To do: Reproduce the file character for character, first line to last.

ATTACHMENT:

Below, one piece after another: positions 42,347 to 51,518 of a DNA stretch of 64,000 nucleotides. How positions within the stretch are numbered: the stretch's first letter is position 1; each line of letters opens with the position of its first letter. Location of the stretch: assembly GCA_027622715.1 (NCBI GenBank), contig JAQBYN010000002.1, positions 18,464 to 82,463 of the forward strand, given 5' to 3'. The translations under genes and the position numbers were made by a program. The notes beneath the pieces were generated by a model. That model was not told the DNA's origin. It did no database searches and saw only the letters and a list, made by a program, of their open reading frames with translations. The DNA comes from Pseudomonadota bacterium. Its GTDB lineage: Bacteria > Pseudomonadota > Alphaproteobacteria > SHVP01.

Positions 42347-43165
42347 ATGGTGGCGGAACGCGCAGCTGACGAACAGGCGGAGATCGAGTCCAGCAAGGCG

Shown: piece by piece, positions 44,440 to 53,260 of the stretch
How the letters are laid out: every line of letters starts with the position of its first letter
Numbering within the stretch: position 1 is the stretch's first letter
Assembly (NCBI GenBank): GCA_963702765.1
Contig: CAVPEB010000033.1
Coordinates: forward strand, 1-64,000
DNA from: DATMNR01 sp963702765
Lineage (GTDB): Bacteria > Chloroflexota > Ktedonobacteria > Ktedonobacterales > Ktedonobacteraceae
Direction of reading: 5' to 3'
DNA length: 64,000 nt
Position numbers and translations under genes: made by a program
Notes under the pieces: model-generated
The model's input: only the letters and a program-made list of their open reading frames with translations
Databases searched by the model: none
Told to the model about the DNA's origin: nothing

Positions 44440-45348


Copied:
Below, one piece after another: positions 42,347 to 51,518 of a DNA stretch of 64,000 nucleotides. How positions within the stretch are numbered: the stretch's first letter is position 1; each line of letters opens with the position of its first letter. Location of the stretch: assembly GCA_027622715.1 (NCBI GenBank), contig JAQBYN010000002.1, positions 18,464 to 82,463 of the forward strand, given 5' to 3'. The translations under genes and the position numbers were made by a program. The notes beneath the pieces were generated by a model. That model was not told the DNA's origin. It did no database searches and saw only the letters and a list, made by a program, of their open reading frames with translations. The DNA comes from Pseudomonadota bacterium. Its GTDB lineage: Bacteria > Pseudomonadota > Alphaproteobacteria > SHVP01.

Positions 42347-43165
42347 ATGGTGGCGGAACGCGCAGCTGACGAACAGGCGGAGATCGAGTCCAGCAAGGCG

Shown: piece by piece, positions 44,440 to 53,260 of the stretch
How the letters are laid out: every line of letters starts with the position of its first letter
Numbering within the stretch: position 1 is the stretch's first letter
Assembly (NCBI GenBank): GCA_963702765.1
Contig: CAVPEB010000033.1
Coordinates: forward strand, 1-64,000
DNA from: DATMNR01 sp963702765
Lineage (GTDB): Bacteria > Chloroflexota > Ktedonobacteria > Ktedonobacterales > Ktedonobacteraceae
Direction of reading: 5' to 3'
DNA length: 64,000 nt
Position numbers and translations under genes: made by a program
Notes under the pieces: model-generated
The model's input: only the letters and a program-made list of their open reading frames with translations
Databases searched by the model: none
Told to the model about the DNA's origin: nothing

Positions 44440-45348